Three flaws in the American democratic system

Three flaws in the American democratic system

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The article first published in washingtonexaminer.com on 02/25/2020.

 

Current political developments challenge the assumption that Americans naturally yearn for democracy.

The U.S. political system has become dominated by right-wing and left-wing populism, in which both nationalist and socialist ideologies aim to transform a representative democracy into a popular autocracy. In a 21st-century version of fascist and communist mythology, the public is bombarded with promises that utopia is just over the horizon if the political or economic “establishment” is ousted and power is vested in national saviors.

Public opinion polls are conducted about almost every aspect of political life, but they rarely explore the extent of support for the basic tenets of a democratic system. At the most fundamental level, would Americans approve of a stronger presidency in which the three branches of government are no longer co-equal? Would they be willing to sacrifice the constitutional balance of power for uncontested decision-making power that favors their ideology? And would they acquiesce to a “power vertical” in exchange for faster economic growth or enforced economic equality?

In recent years, several Central European countries have been criticized by American commentators and politicians for backtracking on democracy. But that criticism has been weakened by seemingly hypocritical developments here in the United States.

Governments in Hungary, Poland, and several Balkans states have imposed controls over the judicial system by appointing judges who favor the ruling parties and their ideologies. Some also endeavor to use law enforcement and intelligence networks to curtail opposition, muzzle or replace the free media, and spread conspiracy theories about dark forces and public enemies.

Even the most democratically worded constitutions do not guarantee democratic rule, as the example of Russia clearly demonstrates. The American political structure is also vulnerable to manipulation by ambitious presidents, regardless of party, who can push to extend their authority. The system contains several democratic deficiencies, and three of them are especially problematic: the precarious separation of powers, the potential disenfranchisement of majorities, and the deepening polarization of politics.

In the first place, there is insufficient separation between the executive and law enforcement.

This systemic flaw was most evident in the 1970s, when President Richard Nixon fired several top Justice Department officials for refusing to end investigations into his abuses of power. Justice officials continue to be nominated and terminated by the president. As a result, instead of being a fully separate arm of government only answerable to a bipartisan Congress, in practice, the Justice Department is an arm of the executive branch subject to presidential manipulation.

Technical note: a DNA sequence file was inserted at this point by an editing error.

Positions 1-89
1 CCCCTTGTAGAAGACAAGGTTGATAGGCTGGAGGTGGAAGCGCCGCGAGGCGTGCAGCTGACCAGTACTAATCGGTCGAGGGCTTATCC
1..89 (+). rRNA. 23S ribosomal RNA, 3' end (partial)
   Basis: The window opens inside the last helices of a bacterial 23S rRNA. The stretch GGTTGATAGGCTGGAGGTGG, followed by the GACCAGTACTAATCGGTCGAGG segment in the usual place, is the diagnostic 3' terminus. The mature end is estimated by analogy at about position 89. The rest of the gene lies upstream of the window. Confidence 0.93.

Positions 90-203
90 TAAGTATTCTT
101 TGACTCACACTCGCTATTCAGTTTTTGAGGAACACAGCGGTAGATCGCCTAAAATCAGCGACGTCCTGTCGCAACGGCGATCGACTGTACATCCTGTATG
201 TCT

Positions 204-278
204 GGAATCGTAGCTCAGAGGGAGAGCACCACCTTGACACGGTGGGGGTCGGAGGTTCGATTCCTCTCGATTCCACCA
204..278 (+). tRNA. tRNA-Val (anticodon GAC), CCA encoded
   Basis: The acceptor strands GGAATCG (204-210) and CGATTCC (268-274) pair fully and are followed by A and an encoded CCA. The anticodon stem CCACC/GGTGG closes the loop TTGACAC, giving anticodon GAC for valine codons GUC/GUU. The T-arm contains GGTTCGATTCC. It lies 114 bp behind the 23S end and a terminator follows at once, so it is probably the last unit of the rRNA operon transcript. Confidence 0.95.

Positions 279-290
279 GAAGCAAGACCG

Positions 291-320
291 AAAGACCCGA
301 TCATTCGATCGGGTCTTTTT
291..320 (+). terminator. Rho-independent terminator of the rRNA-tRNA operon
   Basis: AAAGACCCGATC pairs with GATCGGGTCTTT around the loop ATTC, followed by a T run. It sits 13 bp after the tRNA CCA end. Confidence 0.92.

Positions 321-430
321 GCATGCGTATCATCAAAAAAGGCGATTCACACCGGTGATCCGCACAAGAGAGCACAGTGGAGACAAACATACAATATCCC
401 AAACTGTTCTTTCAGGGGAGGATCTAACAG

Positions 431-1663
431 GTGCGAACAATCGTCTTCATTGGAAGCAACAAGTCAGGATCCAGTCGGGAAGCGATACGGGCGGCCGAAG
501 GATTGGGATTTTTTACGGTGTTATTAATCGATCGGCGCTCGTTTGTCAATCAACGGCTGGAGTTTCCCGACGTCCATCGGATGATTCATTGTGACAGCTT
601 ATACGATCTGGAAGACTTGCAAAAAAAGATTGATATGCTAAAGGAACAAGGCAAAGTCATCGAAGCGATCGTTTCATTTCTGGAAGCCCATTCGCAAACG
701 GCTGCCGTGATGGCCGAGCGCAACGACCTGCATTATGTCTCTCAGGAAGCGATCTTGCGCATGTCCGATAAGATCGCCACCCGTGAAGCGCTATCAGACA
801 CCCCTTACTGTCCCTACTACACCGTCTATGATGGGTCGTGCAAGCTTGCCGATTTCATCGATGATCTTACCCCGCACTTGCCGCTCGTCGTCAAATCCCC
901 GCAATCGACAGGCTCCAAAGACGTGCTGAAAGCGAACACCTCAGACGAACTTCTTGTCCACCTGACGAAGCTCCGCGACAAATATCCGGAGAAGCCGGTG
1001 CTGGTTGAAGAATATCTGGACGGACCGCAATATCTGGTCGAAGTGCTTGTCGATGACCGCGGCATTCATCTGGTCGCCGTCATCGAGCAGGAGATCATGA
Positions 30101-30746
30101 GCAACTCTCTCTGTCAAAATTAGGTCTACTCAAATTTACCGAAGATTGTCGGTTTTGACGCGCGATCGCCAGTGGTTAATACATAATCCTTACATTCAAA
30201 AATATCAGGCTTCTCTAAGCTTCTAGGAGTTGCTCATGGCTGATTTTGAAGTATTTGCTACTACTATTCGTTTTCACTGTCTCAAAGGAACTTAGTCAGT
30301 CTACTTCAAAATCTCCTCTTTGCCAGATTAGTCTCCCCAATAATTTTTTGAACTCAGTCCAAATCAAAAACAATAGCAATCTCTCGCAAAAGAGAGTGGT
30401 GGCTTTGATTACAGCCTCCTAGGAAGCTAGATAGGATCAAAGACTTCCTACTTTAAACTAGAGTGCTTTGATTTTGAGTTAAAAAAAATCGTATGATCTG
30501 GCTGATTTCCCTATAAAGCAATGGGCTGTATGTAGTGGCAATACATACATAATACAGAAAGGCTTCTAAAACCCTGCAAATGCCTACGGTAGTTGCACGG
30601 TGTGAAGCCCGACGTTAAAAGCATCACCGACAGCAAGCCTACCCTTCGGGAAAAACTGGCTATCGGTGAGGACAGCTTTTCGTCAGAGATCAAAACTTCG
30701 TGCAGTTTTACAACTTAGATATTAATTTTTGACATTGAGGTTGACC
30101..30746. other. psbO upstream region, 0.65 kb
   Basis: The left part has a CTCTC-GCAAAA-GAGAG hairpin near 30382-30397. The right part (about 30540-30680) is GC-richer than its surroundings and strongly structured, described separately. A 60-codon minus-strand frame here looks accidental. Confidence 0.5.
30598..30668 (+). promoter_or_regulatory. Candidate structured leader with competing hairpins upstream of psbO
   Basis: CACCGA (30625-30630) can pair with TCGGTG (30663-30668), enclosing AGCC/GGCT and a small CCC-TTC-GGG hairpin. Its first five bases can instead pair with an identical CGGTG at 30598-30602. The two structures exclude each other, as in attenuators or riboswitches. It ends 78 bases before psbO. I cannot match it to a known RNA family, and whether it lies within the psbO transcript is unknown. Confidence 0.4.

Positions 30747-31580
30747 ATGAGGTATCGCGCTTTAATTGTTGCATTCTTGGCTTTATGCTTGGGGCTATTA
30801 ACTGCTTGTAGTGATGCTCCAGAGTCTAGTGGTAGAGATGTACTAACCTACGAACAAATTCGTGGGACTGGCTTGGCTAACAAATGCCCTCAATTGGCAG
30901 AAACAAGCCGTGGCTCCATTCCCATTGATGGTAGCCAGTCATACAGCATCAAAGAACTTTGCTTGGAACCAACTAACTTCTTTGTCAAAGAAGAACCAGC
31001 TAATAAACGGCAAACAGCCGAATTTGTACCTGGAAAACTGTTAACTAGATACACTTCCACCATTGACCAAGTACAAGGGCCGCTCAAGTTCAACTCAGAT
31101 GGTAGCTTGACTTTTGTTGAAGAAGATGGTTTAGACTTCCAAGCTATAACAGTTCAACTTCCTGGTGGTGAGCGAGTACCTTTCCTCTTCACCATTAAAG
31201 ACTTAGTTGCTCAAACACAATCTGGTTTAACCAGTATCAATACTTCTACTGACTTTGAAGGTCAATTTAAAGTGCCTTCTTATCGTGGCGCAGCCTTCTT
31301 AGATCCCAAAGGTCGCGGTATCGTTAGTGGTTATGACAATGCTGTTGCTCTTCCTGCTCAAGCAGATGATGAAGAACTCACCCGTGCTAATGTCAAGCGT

A second failure of the U.S. system revolves around the tabulation of results in presidential elections, which do not always reflect the decisions of a majority of voters.

The president wins through an Electoral College system in which all 50 states send representatives for the candidate winning the most votes in their state. Although the number of college electors is proportional, it does not accurately reflect the size of populations in each state.

A sparsely populated state such as Wyoming sends three electors, while a densely populated one such as New York is only entitled to 29, even though the population of New York is nearly 40 times larger. Growing discrepancies between the popular vote and Electoral College tallies can bring into question the legitimacy of the incoming president and may destabilize the system if the credibility of public representation is widely disputed.

A third significant democracy deficit in the U.S. revolves around the extreme polarization that has developed in the two-party system.

Partisan unilateralism can enable the evolution of an autocratic presidency at the cost of democratic balancing. And a future leftist, populist president with a congressional majority can reverse what many conservatives now view as major policy successes. Without a broad and publicly supported political center, American politics may veer between ideological extremes, weaken national institutions, and even raise calls for autocratic rule to try and stabilize the nation.

Representative democracies cannot be taken for granted. To survive, they must adapt to social, economic, demographic, and technological developments, all while not mutating into autocracies. The 2020 U.S. elections are not simply a contest between personalities, platforms, and policies. They offer a choice between divergent political systems.

 

By Janusz Bugajski

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